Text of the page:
7. Well I think we will have to disagree on the success of Balfour which I view as the Zionists foundational document, the essential first building block of the state. Your hypothesis that the Ottomans being more amenable than the British in in providing refuge for Jews is a novel concept but again I think unlikely, after all, Herzl was rebuffed by the Sultan earlier.

  5. Indeed, please see my response to Geoff above.

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    1. You are technically right, Geoff, but I feel you are nitpicking. Throughout my article, I referred top the current situation and current 'anti-Zionists', not historic ones. I may not have crossed every T and dotted every I, but it should be clear from the general discourse. Re Neturei Karta, arguably they are antisemites, as they resent other Jews. One can also argue that they are in fact Zionists, as they ultimately see Jews gathered in the Holy Land, albeit they dispute the means and the timing of that gathering. However, I won't argue either of those points. Rather, I feel that's again nitpicking: even if you find some very defined and tiny exceptions, do they really affect the point I was obviously making? Jeremy Corbyn, Ian Almond and their ilk do not belong to Neturei Karta; their motives are obviously different. I will reply separately to your other point.

    2. I see that you have deleted your comment. I will however, respond to your suggestion that for many 'anti-Zionism' is a consequence of anti-Americanism and anti-imperialism, rather than antisemitism. The fact is that, while the likes of Jeremy Corbyn also have a problem with the US, the extent, nature and intensity of that hostility are significantly lower compared to that manifested against Israel. Let me remind you that the recent Labour Conference meeting targeted Israel, not the US. The chants were against Israel, not US. If indeed they view Israel as nothing more but a US imperialist outpost then it would make more sense to rail against the metropole, rather than the outpost. You may say that it is more difficult to take on a world power; that's a valid argument for Corbyn - Leader of the Opposition, but not for Corbyn - the principled backbencher. I also wonder why there is nothing like such hostility towards for instance Taiwan and S. Korea, which are no less dependent on US assistance (in fact, they're probably more dependent) and can also be seen as US imperialist outposts. Labour does show hostility towards Saudi Arabia (another 'outpost'), but even that hostility is considerably less intense.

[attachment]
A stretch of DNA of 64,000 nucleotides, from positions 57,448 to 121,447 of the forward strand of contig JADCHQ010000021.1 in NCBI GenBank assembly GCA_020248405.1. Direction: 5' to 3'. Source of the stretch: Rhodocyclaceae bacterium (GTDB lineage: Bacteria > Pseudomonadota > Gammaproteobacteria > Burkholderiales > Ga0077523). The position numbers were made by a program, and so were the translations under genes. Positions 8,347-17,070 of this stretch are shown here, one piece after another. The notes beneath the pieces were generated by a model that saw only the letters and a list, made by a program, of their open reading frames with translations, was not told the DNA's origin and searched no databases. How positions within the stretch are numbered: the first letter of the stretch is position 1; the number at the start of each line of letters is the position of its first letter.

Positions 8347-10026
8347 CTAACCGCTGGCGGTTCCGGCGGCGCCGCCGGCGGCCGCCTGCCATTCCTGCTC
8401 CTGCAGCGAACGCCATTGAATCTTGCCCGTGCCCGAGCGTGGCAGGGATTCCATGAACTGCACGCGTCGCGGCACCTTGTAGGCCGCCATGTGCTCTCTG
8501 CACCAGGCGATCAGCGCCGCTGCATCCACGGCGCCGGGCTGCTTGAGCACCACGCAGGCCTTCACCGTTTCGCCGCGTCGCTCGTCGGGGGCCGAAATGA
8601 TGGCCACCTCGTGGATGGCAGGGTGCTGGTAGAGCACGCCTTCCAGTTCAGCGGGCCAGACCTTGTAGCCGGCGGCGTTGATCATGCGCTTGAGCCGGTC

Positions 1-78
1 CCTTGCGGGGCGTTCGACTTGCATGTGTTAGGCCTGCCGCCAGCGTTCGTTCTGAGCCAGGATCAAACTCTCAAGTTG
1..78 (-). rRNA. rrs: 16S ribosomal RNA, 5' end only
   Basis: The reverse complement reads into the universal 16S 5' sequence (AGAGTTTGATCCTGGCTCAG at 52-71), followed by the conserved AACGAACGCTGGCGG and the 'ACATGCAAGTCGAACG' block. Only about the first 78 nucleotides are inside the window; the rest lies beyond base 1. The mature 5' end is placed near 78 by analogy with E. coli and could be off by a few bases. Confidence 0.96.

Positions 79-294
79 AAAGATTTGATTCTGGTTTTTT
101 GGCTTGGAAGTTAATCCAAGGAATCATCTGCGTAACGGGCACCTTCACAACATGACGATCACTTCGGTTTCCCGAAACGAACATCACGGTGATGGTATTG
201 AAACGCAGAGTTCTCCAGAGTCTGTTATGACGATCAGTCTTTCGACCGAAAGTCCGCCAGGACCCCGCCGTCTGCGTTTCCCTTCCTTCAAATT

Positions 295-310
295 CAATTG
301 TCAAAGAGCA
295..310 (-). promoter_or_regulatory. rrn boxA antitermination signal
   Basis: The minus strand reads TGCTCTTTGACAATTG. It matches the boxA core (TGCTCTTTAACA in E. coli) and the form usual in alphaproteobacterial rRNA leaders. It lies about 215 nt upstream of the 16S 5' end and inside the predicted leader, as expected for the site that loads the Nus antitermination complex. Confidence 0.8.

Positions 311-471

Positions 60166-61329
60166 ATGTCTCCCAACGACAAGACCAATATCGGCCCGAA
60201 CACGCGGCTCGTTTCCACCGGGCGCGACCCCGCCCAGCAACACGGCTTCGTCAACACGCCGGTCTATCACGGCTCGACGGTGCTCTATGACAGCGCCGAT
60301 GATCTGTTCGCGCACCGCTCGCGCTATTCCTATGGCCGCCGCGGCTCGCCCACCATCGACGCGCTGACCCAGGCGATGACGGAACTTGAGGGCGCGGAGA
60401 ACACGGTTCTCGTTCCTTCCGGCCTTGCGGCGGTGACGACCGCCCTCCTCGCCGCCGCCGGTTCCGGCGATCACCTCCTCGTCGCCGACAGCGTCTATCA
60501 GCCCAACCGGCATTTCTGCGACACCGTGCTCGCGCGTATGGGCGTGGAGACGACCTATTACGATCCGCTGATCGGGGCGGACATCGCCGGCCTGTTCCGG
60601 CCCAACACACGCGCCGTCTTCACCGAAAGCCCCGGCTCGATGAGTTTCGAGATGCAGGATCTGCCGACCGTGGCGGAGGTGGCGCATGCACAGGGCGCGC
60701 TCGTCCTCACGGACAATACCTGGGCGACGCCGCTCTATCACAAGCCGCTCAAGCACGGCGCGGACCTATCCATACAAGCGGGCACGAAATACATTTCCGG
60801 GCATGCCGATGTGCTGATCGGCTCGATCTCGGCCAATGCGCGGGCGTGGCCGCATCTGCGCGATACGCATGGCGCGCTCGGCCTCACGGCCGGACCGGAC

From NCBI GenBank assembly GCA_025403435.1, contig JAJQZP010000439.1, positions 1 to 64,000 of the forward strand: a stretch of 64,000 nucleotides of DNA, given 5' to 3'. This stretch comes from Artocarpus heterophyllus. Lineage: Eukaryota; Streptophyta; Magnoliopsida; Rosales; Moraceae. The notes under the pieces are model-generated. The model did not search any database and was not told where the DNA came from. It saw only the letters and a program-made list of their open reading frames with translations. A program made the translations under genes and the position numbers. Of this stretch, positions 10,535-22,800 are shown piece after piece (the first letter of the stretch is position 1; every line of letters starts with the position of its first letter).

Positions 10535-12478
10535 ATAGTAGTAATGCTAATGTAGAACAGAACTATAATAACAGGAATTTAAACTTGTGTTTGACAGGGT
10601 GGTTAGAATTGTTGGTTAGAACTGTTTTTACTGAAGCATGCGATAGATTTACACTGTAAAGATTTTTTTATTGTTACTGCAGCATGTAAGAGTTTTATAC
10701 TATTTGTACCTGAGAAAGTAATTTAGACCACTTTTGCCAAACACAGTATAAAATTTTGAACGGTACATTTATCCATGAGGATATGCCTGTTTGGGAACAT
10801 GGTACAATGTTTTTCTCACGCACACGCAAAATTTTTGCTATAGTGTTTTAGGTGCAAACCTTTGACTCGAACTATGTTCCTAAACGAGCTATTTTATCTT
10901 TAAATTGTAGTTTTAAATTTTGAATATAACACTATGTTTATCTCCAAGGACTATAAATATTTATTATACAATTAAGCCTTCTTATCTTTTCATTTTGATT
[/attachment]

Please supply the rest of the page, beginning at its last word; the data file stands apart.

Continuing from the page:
I do not believe that anti-Americanism and anti-imperialism are the source of contemporary 'anti-Zionism'. Rather, I think they provide a cover for antisemitic prejudice, allowing it to manifest as 'anti-Zionism', while allowing 'anti-Zionists' to still think of themselves as nice people and 'anti-racists'.
      In our previous exchange of arguments, you asked for proof of hostility to Jews, rather than just to Israel. I believe that Jeremy Corbyn's 'English irony' barb is rather revealing in that respect -- the 'English' attribute of that irony would not have been employed against a political opponent called John Smith (or Theresa May, for that matter). Coming from an otherwise very tightly controlled individual like Corbyn, that was dog whistle -- and people in the audience would have understood it as such.